AP Stylebook tips for Election Day

PR pros should know the basics of writing about the 2016 campaign. To ensure you don’t flub a political post on your company’s blog today, follow these tips.

All writers, regardless of their audience, can benefit from knowing AP style.

For the writers who’ve spent the past year—or longer—covering the 2016 presidential election, these tidbits might now be second nature. For PR pros who aim to do a bit of Election Day newsjacking or delve into the realm of political writing, there can be a tough learning curve when it comes to correctly conveying official titles, party affiliations and legal terms.

Lucky for all of us, editors from The Associated Press dedicated a recent Twitter chat to giving tips on political style.

No matter who becomes the 45th president of the United States, both major-party nominees—Democrat Hillary Clinton and Republican Donald Trump—are expected to deliver speeches tonight. One will (hopefully) concede defeat, and the other will speak about a vision for the nation.

To help you prepare, here are a few notable items regarding political terminology, per the editors of the AP Stylebook:

Setting the scene

Plenty of journalists get this one wrong, as the difference between a podium and a lectern is slight. A podium is a raised platform upon which a speaker would stand to deliver a speech. A lectern is a stand on which a speaker can place his or her notes.

[FREE DOWNLOAD: 10 punctuation essentials]

You would be correct in saying that Hillary Clinton stepped onto the podium Monday night in Philadelphia to deliver one of her final campaign speeches. It would also be correct to say that she stood at or behind the lectern.

In coverage of public speaking events, it’s wise to note the venue.

Party affiliation

In most cases, when referring to a candidate who isn’t affiliated with either the Democratic Party or the Republican Party, the word independent (with a lowercase “i”) is used. As independent isn’t the name of a formal party, it’s designated as such by its lack of an uppercase letter.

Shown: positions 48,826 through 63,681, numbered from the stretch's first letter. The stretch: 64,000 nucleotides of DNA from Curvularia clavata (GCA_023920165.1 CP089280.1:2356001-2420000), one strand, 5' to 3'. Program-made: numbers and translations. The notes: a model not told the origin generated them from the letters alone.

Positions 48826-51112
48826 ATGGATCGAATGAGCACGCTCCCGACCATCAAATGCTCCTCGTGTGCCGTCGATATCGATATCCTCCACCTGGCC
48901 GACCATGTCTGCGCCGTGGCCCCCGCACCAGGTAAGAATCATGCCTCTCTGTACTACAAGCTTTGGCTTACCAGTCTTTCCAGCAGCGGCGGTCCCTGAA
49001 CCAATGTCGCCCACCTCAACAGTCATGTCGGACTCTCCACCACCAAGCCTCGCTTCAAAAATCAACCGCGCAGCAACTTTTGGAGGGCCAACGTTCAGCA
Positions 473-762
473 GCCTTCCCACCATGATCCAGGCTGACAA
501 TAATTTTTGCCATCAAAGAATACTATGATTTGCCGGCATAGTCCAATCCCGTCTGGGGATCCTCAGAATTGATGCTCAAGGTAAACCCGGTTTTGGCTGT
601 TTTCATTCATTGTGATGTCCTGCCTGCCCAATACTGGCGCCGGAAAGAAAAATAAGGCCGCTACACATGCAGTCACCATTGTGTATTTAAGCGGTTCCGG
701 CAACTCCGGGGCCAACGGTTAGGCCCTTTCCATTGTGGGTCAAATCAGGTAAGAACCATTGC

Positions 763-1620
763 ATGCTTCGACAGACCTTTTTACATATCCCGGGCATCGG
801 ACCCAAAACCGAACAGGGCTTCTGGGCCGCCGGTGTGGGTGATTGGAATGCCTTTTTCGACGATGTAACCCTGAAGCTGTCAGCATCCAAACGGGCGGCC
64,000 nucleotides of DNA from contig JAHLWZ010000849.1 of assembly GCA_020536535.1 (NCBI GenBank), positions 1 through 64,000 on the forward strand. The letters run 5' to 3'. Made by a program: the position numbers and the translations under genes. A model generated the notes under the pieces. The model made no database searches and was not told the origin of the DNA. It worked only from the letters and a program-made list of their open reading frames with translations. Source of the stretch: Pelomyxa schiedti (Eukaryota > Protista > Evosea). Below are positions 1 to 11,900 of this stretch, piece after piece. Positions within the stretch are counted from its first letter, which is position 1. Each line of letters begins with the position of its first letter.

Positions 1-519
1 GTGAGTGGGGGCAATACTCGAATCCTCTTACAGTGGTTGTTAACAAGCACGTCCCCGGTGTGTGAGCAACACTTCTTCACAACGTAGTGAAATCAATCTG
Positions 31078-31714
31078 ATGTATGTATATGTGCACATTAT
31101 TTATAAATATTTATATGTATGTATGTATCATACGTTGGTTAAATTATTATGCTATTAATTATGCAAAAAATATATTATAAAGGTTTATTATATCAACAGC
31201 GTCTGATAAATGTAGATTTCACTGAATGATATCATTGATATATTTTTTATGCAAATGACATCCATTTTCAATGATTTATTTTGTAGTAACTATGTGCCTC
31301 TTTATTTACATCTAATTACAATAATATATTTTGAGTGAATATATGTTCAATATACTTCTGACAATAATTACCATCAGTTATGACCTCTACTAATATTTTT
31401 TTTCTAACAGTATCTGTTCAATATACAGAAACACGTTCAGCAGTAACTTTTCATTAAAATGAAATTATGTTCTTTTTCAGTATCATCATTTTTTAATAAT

The AP Stylebook says that GOP is acceptable to use on second reference for Republican Party. The Grand Old Party is the unrequired, but not forbidden, spelling out of the term GOP.

Here are a few more noteworthy terms, via Gate House:

  • conservative . Lowercase when referring to the political philosophy.

  • liberal/liberalism . Lowercase when referring to a political philosophy.

  • Democrat/Democratic Party . Both should be capitalized; do not use “Democrat Party.”

  • presidential . Lowercase unless part of a formal name.

  • presidency . Always lowercase.

Titles

If referring to a member of the U.S. House of Representatives on first reference, use Rep. or U.S. Rep. before his or her name. Same goes for the use of Sen. when referring to a member of the Senate. Distinguish, as needed, between a U.S. senator and a state senator.

The AP Stylebook says it’s OK to use congressman or congresswoman (in lowercase) when the reference doesn’t use a person’s name.

If you’re still hoping to use the word congressman/woman—get a quote first. You can use the capitalized versions of these words as formal titles before a name ONLY in a direct quotation.

Congress (i.e., the U.S. Congress) is capitalized when referring to the U.S. Senate and House of Representatives. According to the AP Stylebook, Congress is commonly misused as a substitute when referring to the House, but the more proper usage refers to both the House and the Senate.

If you should find yourself covering the politics of foreign country, and that country happens to also use the term Congress, use the uppercase (e.g., the Argentine Congress).

When declaring winners

A primary caveat here is not to anoint a victor prematurely. Candidate X is not “winning” in Florida but rather leading in the polls there.

As there are many caucuses held around the country throughout election season, the caucus’s lowercase “c” is important to keep consistent. The words primary (e.g., New Hampshire primary) or primary day (e.g., any of the days set aside for balloting in a primary) follow suit.

Be clear about when you’re publishing election results. Election Day refers only to the day of the general election; election night is lowercase.

Come January, the AP Stylebook says Inauguration Day takes capitalization only when referring to the collection of events that include the inauguration of a U.S. president; use lowercase when referring to other inaugural events.

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